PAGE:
I don't really want to make a script by hand for every single sample, nor do I want to manually submit them all with qsub. There could be hundreds of samples in my experimen. To get around this, I create a master shell script, tophat.sh, in the main project directory. The master script creates the sample-specific scripts automatically, using the syntax cat > filename.sh >> EOF, and submits them with qsub. For the experiment outlined here, my tophat.sh file would look like this:

#!/bin/sh

TOPHAT_BINARY=/path/to/tophat/executable/tophat
GENE_REFERENCE=/ProjectName/reference/Homo_sapiens/UCSC/hg19/Annotation/Genes/genes.gtf
BOWTIE_INDEX=/ProjectName/reference/Homo_sapiens/UCSC/hg19/Sequence/Bowtie2Index/genome
P=4 

for SAMPLE_ID in {1..N}
do
cat > /ProjectName/alignments/scripts/tophat_${SAMPLE_ID}.sh <<EOF
$TOPHAT_BINARY -G $GENE_REFERENCE -p $P -o /ProjectName/alignments/sample${SAMPLE_ID} $BOWTIE_INDEX /ProjectName/data/sample${SAMPLE_ID}_1.fastq /ProjectName/data/sample${SAMPLE_ID}_2.fastq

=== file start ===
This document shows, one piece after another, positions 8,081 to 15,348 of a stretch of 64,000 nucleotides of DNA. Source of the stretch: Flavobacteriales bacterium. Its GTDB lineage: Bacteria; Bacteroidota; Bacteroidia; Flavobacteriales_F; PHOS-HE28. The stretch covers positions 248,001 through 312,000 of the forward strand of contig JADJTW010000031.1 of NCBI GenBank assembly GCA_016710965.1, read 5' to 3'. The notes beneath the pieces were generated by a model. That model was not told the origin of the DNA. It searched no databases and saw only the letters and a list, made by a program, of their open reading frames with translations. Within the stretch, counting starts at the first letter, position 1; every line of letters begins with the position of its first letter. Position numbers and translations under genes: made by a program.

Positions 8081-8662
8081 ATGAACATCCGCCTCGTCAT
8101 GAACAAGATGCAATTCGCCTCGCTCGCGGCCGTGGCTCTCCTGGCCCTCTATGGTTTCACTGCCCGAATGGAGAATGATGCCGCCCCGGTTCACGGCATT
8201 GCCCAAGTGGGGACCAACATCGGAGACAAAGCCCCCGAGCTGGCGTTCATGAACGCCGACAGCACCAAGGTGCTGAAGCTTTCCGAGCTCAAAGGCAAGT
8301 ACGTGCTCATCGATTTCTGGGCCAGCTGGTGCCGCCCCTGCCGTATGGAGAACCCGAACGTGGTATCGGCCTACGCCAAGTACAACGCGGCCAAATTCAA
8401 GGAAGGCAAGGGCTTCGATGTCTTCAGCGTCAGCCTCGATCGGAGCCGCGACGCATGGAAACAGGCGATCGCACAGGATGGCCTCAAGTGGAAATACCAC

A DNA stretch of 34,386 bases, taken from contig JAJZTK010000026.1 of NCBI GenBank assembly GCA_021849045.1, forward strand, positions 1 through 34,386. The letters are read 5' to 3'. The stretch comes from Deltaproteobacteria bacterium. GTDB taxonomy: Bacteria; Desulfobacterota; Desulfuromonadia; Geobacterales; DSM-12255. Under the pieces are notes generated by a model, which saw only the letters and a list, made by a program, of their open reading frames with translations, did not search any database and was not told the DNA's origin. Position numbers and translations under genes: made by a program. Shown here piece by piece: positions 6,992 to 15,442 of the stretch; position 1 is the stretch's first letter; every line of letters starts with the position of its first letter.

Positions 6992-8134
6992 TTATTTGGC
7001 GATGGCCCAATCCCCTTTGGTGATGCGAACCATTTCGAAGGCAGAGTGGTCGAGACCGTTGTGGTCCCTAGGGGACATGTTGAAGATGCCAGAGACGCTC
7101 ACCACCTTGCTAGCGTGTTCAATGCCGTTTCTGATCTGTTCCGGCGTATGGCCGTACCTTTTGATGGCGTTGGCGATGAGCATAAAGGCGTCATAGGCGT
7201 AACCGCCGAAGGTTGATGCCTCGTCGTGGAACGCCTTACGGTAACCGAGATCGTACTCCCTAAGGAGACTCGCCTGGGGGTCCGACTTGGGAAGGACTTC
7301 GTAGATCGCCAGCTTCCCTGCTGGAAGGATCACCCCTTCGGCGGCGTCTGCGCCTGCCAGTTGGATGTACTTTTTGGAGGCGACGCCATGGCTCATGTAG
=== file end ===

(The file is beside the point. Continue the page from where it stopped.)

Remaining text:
mv /ProjectName/alignments/sample${SAMPLE_ID}/accepted_hits.bam /ProjectName/alignments/sample${SAMPLE_ID}.bam
EOF

qsub -l mf=20G,h_vmem=5G -pe local $P -m e -M myemail@email.com /ProjectName/alignments/scripts/tophat_${SAMPLE_ID}.sh

done

Then, from the ProjectName directory, just execute tophat.sh:

[afrazee@enigma2 ProjectName]$ sh tophat.sh
Your job tophat_sample1.sh has been submitted
Your job tophat_sample2.sh has been submitted
...
Your job tophat_sampleN.sh has been submitted 

You'll get an email at myemail@email.com when each job finishes. They'll take a few hours each.

If you look in the scripts subdirectory of the alignments folder, you can see the sample-specific scripts that the master script created. When your jobs are finished, your project directory will look like this (note that the final alignments end up in the alignments directory due to the mv command at the end of each sample-specific script):

ProjectName/
├── tophat.sh
├── data/
    ├── sample1_1.fastq
    ├── sample1_2.fastq
    ├── sample2_1.fastq
    ├── sample2_1.fastq
    ├── ...
    ├── sampleN_1.fastq
    └── sampleN_2.fastq
├── alignments/
    ├── sample1.bam
    ├── sample2.bam
    ├── ...
    ├── sampleN.bam
    ├── sample1/
        └── [...other TopHat output...]
    ├── sample2/
        └── [...other TopHat output...]
    ├── ...
        └── [...other TopHat output...]
    ├── sampleN/
        └── [...other TopHat output...]
    └── scripts/
        ├── tophat_sample1.sh
        ├── tophat_sample1.sh
        ├── ...